Hillbilly Elegy by J.D. Vance

Hillbilly Elegy

From a former marine and Yale Law School graduate, a powerful account of growing up in a poor Rust Belt town that offers a broader, probing look at the struggles of America’s white working classHillbilly Elegy is a passionate and personal analysis of a culture in crisis—that of white working-class Americans. The decline of this group, a demographic of our country that has been slowly disintegrating over forty years, has been reported on with ...

Details Hillbilly Elegy

TitleHillbilly Elegy
Release DateJun 28th, 2016
GenreNonfiction, Autobiography, Memoir, Biography, Audiobook

Reviews Hillbilly Elegy

  • Jessica Jeffers
    I read this book as an advance galley, long before it became a Thing and I did not read this book because I wanted Vance to explain Trump, though he's somehow been chosen by liberal media as the person to do just that (though the handful of interviews I saw seemed more like Chris Matthews wanted to pat himself on the back for having a guest with hillbilly cred than actually listening to what Vance had to say). I didn't think this book would have ...
  • Lauren Cecile
    Very candid account of growing up disadvantaged and white. The parallels between his demographic and a historically, systematically marginalized Black America are evident. Both populations deserve understanding and empathy, but I tend to think the author thinks his people are somehow more noble. I would have like to seen an acknowledgment that the two groups should not be antagonistic but work together to achieve mutually beneficial economic goal...
  • Jon
    2016 is the year of Donald Trump, and J.D. Vance's Hillbilly Elegy should be at the top of every politico and thought leader's reading list living in the Acela corridor. Vance is both an excellent writer and a thoughtful person—and when combined with a compelling story, he's able to shed some light on the lives of those living on the other side of the Appalachian Mountains.Let's start with what this book isn't. It's not an explanation of why Do...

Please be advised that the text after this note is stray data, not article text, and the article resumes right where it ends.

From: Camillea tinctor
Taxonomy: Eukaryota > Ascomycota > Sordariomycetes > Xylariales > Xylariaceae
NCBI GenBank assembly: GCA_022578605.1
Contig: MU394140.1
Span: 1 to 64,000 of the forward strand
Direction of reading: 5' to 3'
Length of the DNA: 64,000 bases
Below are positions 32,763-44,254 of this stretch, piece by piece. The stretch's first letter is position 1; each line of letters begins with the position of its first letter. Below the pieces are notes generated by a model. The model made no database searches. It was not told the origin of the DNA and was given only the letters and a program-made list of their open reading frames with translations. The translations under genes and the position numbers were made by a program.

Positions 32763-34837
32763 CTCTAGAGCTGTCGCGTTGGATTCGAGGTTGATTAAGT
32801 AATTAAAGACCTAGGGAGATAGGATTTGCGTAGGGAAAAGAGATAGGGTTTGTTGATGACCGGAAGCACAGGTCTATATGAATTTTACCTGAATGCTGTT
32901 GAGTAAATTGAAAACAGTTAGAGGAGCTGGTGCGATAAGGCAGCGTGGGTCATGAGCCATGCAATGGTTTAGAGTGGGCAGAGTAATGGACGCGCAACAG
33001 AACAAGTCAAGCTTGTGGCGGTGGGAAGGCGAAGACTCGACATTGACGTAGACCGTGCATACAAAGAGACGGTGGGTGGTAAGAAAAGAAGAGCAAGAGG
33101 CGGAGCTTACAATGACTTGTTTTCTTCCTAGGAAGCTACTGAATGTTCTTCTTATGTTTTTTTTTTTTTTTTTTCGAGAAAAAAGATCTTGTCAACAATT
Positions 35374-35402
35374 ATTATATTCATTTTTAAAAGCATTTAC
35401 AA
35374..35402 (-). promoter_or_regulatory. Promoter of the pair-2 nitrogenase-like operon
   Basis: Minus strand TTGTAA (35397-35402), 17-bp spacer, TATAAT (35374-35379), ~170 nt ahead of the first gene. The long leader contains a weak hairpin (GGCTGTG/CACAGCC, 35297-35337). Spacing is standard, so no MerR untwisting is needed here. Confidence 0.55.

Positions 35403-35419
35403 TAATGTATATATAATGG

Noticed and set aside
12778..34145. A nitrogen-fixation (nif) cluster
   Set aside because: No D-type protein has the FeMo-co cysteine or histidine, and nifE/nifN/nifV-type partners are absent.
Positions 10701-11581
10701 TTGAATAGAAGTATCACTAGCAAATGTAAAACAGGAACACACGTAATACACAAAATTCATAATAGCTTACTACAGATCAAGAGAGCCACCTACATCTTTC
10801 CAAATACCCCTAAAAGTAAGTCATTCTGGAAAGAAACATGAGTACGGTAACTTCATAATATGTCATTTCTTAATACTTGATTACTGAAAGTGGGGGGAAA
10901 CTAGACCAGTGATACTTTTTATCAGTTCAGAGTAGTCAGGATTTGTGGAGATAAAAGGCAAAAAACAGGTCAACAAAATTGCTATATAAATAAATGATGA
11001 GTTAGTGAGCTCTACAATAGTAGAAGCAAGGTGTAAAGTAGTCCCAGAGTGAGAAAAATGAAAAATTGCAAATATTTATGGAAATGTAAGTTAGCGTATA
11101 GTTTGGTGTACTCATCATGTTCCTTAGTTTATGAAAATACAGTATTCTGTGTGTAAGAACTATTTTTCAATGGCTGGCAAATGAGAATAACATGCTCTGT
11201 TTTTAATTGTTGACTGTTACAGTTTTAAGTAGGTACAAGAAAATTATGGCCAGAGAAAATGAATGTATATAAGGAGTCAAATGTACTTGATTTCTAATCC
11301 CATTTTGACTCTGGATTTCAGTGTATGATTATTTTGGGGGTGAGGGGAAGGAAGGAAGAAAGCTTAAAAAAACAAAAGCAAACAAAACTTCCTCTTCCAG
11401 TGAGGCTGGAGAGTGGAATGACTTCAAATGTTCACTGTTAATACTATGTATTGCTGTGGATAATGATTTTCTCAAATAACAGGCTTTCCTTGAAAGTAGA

• Bill Kerwin
    Have you ever wondered what became of the Scotch-Irish, who dug America’s coal, forged America’s steel and built America’s automobiles, who worked for the American Dream Monday through Friday. prayed to The Good Lord on Sunday, and revered F.D.R. and J.F.K. every day of the week? The last thing I heard, they elected Donald Trump. And I am still looking for explanations.If you want somebody who knows Appalachian culture from inside to explai...
  • Miranda Reads
    This books had so much more depth than I expected and honestly, I am more than a little overwhelmed. What separates the successful from the unsuccessful are the expectations that they had for their own lives. J.D. Vance, an ex-marine, a Yale law school graduate and self-proclaimed hillbilly, provides an absolutely unique, heart-wrenching and poignant analysis of his culture - the poor white working class. If you believe that hard work pays off, ...
  • Laurie Anderson
    I grew up in a similar community.... wanted to like this book, but I lost all respect for it because the author didn't discuss the enormous issue of racism in the context of rural white poverty. A cowardly omission.
  • Rebecca Robinson
    I'll be honest I didn't totally finish the book before giving up. I hear Vance on NPR and the story caught my attention. Yet, what I thought would be a better analysis of American economics and poverty proved to be very different. It's one of those conservative love stories of " I got my shit together so everyone can". While I respect the struggle Vance had, I also believe it's a very naive picture of what is going on. It explains why people FEEL...
  • Christy
    Hell hath no fury like a strong Protestant Work Ethic without work. Okay – that was my original, but it should have been Vance’s! Instead, he mostly blamed the poor for being poor, lazy, and generally culpable for all (and few) choices. No wonder anger and angst filled their days and nights, and they needed drugs, alcohol, and violence to trigger some brief if dysfunctional relief. Vance was born right after the decades of American prosperity...
  • Elizabeth
    ...People talk about hard work all the time in places like Middletown. You can walk through a town where 30 percent of the young men work fewer than twenty hours a week and find not a single person aware of his own laziness.Why is this guy the darling of the talk show circuit right now? He thinks his fellow hillbillies just need to work harder. Problem solved! He thinks because he made it everyone else should be able to do the same. He asserts so...
  • Matthew